6.2.4. Start with abstractions

6.2.4.1. Add details during implementation

6.2.4.2. Communicate at highest viable level

6.2.5. Customer uses model to approve concepts

6.2.6. Unit and regression tests check code

6.2.7. Unt tests and abstract overview should be enough to summarise the system

6.3. Refactoring

6.3.1. New features added

6.3.1.1. If related change architecture to support it

6.3.1.2. Avoids losing conceptual integrity

6.3.2. Must maintain:

6.3.2.1. Simplicity

6.3.2.2. Clarity

6.3.2.2.1. Follow conventions

6.3.2.2.2. Meaningful names

6.3.2.3. No duplicates

6.3.2.4. Fit for purpose

6.3.2.5. Lack of bloat (unrequested features)

6.4. Testing

6.4.1. Describes how a thing should work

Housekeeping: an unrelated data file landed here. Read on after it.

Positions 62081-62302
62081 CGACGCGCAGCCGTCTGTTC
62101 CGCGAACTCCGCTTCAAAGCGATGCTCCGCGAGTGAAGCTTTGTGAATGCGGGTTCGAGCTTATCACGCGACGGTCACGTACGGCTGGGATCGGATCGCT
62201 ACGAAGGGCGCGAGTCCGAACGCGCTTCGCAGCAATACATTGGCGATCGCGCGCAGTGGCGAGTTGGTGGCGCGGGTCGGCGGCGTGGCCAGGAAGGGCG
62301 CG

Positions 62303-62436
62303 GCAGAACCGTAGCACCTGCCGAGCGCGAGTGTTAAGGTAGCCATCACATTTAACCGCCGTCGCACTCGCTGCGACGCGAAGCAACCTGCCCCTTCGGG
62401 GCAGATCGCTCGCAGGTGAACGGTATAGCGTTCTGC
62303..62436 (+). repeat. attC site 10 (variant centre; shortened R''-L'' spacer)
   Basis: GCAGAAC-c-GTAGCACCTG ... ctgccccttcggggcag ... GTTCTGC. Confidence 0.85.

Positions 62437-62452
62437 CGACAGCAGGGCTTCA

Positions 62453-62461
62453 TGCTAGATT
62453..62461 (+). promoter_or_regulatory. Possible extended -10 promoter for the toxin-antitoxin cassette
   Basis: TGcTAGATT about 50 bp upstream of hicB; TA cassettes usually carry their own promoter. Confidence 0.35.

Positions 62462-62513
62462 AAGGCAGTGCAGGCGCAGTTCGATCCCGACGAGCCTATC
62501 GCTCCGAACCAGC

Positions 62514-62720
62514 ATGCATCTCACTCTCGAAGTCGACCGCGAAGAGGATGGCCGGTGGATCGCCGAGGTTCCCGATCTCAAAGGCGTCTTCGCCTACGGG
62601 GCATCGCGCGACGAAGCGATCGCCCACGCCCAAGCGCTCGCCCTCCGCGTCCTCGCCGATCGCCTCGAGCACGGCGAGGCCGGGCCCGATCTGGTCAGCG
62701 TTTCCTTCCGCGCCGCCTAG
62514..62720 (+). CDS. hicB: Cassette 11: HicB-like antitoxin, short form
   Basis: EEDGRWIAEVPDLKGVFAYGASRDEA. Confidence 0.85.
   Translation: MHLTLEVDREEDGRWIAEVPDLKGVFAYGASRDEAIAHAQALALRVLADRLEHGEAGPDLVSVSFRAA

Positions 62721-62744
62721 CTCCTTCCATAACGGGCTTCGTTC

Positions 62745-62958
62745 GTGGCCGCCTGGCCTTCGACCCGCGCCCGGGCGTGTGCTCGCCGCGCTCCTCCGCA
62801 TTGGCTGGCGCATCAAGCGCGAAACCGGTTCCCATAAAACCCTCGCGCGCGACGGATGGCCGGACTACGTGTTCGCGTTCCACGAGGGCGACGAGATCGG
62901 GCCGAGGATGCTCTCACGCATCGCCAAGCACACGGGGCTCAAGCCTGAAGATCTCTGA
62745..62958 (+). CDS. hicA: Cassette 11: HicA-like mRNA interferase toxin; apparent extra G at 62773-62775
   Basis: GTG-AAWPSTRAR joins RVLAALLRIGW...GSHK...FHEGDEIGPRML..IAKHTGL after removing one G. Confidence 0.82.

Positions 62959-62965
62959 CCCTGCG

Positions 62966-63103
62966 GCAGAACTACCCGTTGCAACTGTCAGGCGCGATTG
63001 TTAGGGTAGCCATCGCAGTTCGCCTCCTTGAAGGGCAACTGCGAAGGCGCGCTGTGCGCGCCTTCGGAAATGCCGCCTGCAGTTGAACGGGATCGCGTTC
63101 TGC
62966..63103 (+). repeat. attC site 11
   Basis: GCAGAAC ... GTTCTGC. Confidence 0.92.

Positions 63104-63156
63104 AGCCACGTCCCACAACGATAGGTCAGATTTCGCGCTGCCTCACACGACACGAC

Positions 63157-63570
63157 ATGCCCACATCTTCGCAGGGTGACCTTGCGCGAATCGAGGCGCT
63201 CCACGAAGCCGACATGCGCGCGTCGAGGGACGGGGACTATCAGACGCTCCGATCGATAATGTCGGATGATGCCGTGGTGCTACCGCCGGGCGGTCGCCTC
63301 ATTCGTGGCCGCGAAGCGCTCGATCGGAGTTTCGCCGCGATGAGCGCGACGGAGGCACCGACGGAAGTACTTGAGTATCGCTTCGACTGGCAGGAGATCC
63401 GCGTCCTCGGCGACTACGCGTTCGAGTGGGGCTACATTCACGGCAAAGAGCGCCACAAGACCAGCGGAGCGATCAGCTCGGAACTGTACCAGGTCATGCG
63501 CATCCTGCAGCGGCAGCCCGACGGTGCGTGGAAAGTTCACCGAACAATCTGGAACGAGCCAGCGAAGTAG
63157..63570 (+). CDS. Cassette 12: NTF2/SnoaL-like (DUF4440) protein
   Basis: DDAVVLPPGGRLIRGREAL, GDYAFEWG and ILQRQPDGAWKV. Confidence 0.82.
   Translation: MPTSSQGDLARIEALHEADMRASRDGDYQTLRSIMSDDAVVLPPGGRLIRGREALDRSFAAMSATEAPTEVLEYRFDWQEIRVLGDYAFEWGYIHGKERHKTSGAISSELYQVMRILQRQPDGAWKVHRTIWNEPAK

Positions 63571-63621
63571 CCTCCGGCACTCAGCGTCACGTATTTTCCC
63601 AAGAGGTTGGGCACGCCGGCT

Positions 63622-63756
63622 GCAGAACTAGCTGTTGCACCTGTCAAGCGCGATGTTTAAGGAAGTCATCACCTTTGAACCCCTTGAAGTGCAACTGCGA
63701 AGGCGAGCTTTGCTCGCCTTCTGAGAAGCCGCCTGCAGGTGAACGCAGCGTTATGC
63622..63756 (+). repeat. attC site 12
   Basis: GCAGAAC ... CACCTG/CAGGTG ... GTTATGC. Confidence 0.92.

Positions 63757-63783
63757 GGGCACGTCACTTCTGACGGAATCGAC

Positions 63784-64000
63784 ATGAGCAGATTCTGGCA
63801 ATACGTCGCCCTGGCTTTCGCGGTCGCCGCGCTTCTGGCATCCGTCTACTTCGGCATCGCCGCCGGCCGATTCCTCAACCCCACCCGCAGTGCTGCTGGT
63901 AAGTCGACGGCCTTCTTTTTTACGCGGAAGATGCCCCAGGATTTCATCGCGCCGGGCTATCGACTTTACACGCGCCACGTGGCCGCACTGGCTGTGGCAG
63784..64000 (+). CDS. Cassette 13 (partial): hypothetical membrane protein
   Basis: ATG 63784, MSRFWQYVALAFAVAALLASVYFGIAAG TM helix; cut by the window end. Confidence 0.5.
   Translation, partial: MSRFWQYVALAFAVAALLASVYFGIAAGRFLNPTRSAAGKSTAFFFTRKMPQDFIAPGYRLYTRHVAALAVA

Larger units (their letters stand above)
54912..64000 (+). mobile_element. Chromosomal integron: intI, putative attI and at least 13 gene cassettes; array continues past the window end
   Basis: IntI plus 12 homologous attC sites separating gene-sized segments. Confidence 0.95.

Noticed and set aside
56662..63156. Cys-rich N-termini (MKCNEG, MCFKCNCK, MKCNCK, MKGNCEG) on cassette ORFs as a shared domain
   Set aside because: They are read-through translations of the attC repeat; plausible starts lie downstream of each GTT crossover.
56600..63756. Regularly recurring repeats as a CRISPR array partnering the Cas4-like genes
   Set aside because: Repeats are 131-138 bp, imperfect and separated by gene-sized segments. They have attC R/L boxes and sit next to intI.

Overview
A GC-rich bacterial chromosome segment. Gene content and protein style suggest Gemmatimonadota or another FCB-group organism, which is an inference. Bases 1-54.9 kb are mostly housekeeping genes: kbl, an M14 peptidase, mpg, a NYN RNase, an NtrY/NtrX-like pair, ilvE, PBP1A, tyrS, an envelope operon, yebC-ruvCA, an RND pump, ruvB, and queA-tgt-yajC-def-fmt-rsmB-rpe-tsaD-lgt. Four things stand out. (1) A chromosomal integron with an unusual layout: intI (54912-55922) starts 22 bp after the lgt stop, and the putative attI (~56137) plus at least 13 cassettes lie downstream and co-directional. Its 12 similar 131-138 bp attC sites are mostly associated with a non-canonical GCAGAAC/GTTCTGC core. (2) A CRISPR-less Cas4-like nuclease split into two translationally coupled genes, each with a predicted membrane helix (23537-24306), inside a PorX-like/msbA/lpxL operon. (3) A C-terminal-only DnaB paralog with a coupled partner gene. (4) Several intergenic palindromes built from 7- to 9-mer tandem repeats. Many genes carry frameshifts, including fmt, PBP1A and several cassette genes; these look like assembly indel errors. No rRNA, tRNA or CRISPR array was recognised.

6.4.1.1. Is docs

6.4.1.2. Customer tests function as requirements

6.4.1.2.1. Pass

6.4.1.3. Dev tests

6.4.1.3.1. Are the internals working as expected

6.4.2. Checks that it does

6.4.3. Allows changes to be made

6.4.4. Testing vital so repurpose it for documentation

7. See the whole

7.1. System thinking

7.1.1. Considers

7.1.1.1. Parts

7.1.1.2. and their links

7.1.2. Modeling the system shows the impacts of policies

7.1.2.1. Including

7.1.2.1.1. Side effects

7.1.2.1.2. Impacts on other areas

7.1.3. Policies can exacerbate the problem

7.1.3.1. Possibly leading to more rigorous enforcement of the poison policy

7.1.4. A process may help initially but not cure

7.1.4.1. Limits to growth

7.1.4.1.1. Side effects that reduce the gains

7.1.4.2. Shifting the burden

7.1.4.2.1. Problem difficult to fix

7.1.4.2.2. Mask symptoms instead

7.1.4.3. suboptimisation

7.1.4.3.1. Devs working with a part of the system

7.1.4.3.2. They optimise their bit

7.2. Measurements

7.2.1. Can be dangerous

7.2.1.1. Wrong metrics

7.2.1.2. Incomplete set

7.2.1.3. These number look good, so encourage a bad direction